People could be banned from their own homes for three months for being nuisance neighbours under the President’s latest "respect agenda" proposals.
Police may also get new powers to deliver on-the-spot fines, and there would be more parenting orders with the public able to demand tougher action from local police on anti-social behaviour.
While I’m not convinced that the latest raft of measures will improve on the other feeble headline grabbing initiatives on law and order that we have seen from the government I’m encouraged by one part of The action plan which would compel police officers and council officials to hold "face the people" sessions to explain what action they were taking.
Where local people were not satisfied, they could ask new local scrutiny committees to investigate through "community calls to action”, the police and other agencies would then have a duty to respond to the committees' findings.
The trouble is that thanks in part to the rapid dissolution of the role of the nuclear family under this government, we now have a lost generation who now have very little respect for anything or anyone but know very well what their rights are. I’m not sure we can easily reconcile a zero tolerance approach to anti social behaviour on the one hand with the misguided liberalism, crumbling criminal justice system and failed social experiment that dropped us in this present mess.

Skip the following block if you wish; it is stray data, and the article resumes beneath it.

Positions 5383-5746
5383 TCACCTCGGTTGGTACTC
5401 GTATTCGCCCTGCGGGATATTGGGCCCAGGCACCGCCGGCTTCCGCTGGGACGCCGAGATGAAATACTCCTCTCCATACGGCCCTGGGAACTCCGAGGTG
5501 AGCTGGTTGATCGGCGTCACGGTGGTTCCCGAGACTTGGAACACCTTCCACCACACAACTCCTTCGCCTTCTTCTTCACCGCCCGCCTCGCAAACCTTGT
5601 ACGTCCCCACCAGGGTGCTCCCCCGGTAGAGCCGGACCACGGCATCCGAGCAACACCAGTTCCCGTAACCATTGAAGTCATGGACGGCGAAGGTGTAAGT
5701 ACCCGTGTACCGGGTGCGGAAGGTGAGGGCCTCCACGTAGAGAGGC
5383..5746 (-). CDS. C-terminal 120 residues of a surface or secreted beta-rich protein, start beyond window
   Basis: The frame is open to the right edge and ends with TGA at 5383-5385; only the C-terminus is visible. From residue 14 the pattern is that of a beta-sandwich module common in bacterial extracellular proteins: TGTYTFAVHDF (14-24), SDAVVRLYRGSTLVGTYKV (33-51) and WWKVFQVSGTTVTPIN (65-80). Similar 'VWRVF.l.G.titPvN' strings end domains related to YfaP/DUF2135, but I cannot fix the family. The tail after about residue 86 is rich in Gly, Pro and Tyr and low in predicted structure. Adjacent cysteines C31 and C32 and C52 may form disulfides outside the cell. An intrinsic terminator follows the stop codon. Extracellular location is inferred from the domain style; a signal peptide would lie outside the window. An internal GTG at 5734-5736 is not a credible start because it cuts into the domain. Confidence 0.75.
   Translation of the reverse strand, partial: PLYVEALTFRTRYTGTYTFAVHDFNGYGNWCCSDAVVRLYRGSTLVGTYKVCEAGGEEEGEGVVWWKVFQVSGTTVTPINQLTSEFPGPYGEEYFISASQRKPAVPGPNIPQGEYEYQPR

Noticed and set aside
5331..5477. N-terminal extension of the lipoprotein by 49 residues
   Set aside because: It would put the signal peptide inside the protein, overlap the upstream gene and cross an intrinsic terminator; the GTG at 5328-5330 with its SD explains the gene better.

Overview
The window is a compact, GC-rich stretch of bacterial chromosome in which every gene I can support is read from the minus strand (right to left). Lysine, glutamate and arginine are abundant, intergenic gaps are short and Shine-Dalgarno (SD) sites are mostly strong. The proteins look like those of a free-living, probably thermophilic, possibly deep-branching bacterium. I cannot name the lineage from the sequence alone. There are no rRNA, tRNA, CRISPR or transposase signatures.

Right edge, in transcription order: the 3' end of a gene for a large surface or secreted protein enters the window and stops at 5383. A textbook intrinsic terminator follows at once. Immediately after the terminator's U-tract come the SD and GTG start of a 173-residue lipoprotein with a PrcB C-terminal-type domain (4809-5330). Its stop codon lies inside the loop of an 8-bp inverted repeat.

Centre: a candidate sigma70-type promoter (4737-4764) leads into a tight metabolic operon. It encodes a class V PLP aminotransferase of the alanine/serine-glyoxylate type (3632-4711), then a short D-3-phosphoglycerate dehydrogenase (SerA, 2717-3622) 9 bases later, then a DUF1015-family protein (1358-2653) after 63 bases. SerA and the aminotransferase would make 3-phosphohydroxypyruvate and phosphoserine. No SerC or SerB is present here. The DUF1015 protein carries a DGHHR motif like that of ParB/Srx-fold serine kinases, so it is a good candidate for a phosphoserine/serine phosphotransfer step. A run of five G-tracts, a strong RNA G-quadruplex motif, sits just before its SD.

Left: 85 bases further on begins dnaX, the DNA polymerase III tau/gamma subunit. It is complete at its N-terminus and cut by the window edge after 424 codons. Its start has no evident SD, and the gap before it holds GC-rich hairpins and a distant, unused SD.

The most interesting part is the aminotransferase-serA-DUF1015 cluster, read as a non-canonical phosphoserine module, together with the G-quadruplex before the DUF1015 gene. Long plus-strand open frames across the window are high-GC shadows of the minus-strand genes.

I think most of us know what kind of action is most likely to stop anti-social behaviour in its tracks and it’s certainly not a fear of ASBOS, tagging or even eviction. Once upon a time the local police might have resolved an antisocial problem in the back of a van but those bad old days have gone – except in Spain and France and Italy and well just about everywhere else in Europe except Germany perhaps – and we’re surprised that a small but disproportionately active minority of troublemakers in our society show no respect.
Sixteen ministers were dispatched around the country for photo opportunities to highlight the new measures. But Mr Blair encountered some scepticism at when a police officer said the measures would work only if the Crown Prosecution Service and the courts backed them up.
The officer remarked: "Respect? They can't even spell the word. What they need is to be named and shamed.
"But then even an Asbo is a badge of honour to some of these kids."
Respect can't exist in a moral vacuum, something that politicians, now appear to have forgotten.